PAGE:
Facebook IPO is biggest ever tech listing PDF Print E-mail

Social network giant Facebook aims to raise $5 billion in its initial public offering (IPO), making the company's listing the biggest ever in the technology industry to make a debut on a stock exchange.

However, the company's IPO filing has come in at half what the market expected, an indication that founder and CEO, 27-year-old Mark Zuckerberg, does not want to relinquish control of the entity, and that it does not need to raise a huge amount to expand.

Facebook filed its IPO papers with the US Securities Exchange Control yesterday. The filing indicates it is very profitable; last year it turned over $3.71 billion, and made $1 billion in net profit.
However, the filing does not indicate when the company will make its debut, nor the amount of shares it intends to issue and what the initial offering will be priced at.
The social network was founded in 2004 and will turn eight on Saturday. In 2007, Microsoft bought 1.6% of the company, which gave the company an implied value of about $15 billion, according to a timeline compiled by wire service Reuters.
Free rein
According to the wire service, Facebook is worth $100 billion, far more than other technology giants such as Hewlett-Packard. Zuckerberg will control 56.9% of the voting shares, and his economic stake in the company is worth about $28 billion, making him the fourth-richest American, reports Reuters.
Facebook is available in more than 70 different languages and had an average of 483 million daily active users during December, of which five million are in SA. By the end of last year, there were more than 100 billion “friend connections” and an average of 2.7 billion likes and comments are generated each day.
Arthur Goldstuck, MD of World Wide Worx, says Zuckerberg's aim to keep control and ownership of the company will ensure Facebook has the freedom to experiment and pursue its own vision.
The entity will be less subject to the quarterly reporting syndrome than other technology entities that are so focused on meeting investor expectations that their appetite for risk is curtailed, says Goldstuck.
Facebook “will continue to be bold” and is likely to start looking at acquisitions in the advertising, gaming, search and payment processing space, which it will be able to fund without raising cash, says Goldstuck. “Part of Facebook's vision is to create its own economy.”
New age
Zuckerberg, in a letter filed with the IPO document, says: “We often talk about inventions like the printing press and the television – by simply making communication more efficient, they led to a complete transformation of many important parts of society. They gave more people a voice. They encouraged progress. They changed the way society was organised. They brought us closer together.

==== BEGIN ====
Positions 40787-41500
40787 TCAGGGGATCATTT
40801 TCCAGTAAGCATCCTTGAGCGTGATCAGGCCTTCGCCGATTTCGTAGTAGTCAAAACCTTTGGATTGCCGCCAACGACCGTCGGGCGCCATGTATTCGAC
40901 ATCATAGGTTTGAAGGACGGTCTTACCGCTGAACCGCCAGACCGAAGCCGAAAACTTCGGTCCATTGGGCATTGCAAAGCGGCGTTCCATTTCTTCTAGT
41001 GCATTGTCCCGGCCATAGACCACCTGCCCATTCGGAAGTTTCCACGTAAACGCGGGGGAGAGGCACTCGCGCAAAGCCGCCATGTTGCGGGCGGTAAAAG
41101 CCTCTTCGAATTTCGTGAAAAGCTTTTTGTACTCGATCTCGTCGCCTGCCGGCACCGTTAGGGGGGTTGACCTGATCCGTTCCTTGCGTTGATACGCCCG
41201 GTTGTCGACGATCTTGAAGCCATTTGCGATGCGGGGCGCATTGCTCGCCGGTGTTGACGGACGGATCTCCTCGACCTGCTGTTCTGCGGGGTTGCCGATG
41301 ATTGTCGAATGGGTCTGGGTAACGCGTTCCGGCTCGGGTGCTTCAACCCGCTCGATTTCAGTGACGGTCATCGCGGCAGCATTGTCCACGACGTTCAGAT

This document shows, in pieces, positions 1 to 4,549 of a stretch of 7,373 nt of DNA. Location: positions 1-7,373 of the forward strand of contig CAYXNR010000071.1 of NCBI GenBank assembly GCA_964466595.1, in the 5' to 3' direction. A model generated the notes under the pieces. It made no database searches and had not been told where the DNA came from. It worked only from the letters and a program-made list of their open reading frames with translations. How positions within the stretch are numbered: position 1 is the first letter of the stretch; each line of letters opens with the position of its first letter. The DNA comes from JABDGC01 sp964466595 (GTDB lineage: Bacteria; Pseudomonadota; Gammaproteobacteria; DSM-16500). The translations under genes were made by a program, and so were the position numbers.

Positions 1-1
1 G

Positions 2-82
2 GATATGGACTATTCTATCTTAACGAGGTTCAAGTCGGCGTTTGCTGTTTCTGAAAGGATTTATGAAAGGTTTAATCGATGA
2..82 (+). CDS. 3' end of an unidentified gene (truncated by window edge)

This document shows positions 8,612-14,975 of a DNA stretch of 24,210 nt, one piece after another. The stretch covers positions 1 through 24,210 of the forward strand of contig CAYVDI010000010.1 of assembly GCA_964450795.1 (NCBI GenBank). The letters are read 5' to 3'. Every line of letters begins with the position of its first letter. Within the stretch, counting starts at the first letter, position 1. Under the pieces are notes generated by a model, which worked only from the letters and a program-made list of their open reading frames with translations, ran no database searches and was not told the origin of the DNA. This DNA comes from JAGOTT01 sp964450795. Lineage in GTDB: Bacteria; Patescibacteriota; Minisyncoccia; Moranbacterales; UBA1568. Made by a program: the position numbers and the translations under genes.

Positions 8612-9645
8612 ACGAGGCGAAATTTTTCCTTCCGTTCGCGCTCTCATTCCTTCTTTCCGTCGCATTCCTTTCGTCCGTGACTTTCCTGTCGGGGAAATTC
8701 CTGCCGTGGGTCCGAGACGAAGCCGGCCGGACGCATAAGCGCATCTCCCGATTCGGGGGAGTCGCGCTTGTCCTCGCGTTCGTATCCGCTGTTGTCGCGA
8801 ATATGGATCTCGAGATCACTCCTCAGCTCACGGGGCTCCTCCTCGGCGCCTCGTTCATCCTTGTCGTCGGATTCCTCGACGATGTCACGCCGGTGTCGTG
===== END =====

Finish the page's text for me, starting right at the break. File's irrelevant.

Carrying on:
“Today, our society has reached another tipping point. We live at a moment when the majority of people in the world have access to the Internet or mobile phones — the raw tools necessary to start sharing what they're thinking, feeling and doing with whomever they want.
“Facebook aspires to build the services that give people the power to share and help them once again transform many of our core institutions and industries. There is a huge need and a huge opportunity to get everyone in the world connected, to give everyone a voice and to help transform society for the future, writes Zuckerberg.
Goldstuck says Facebook's filing “underlines the power of social networks” in the marketplace. “It heralds the next phase in the history of computing and the Internet.”
However, the company says its user base and revenue growth will, inevitably, slow. According to the filing, the social network generates most of its revenue from advertising, which is generated based on its user base.
“Historically, our user growth has been a primary driver of growth in our revenue. Our user growth and revenue growth rates will inevitably slow as we achieve higher market penetration rates, as our revenue increases to higher levels, and as we experience increased competition.”
Facebook says it does not intend declaring dividends and will “retain any future earnings for use in the operation of our business”.
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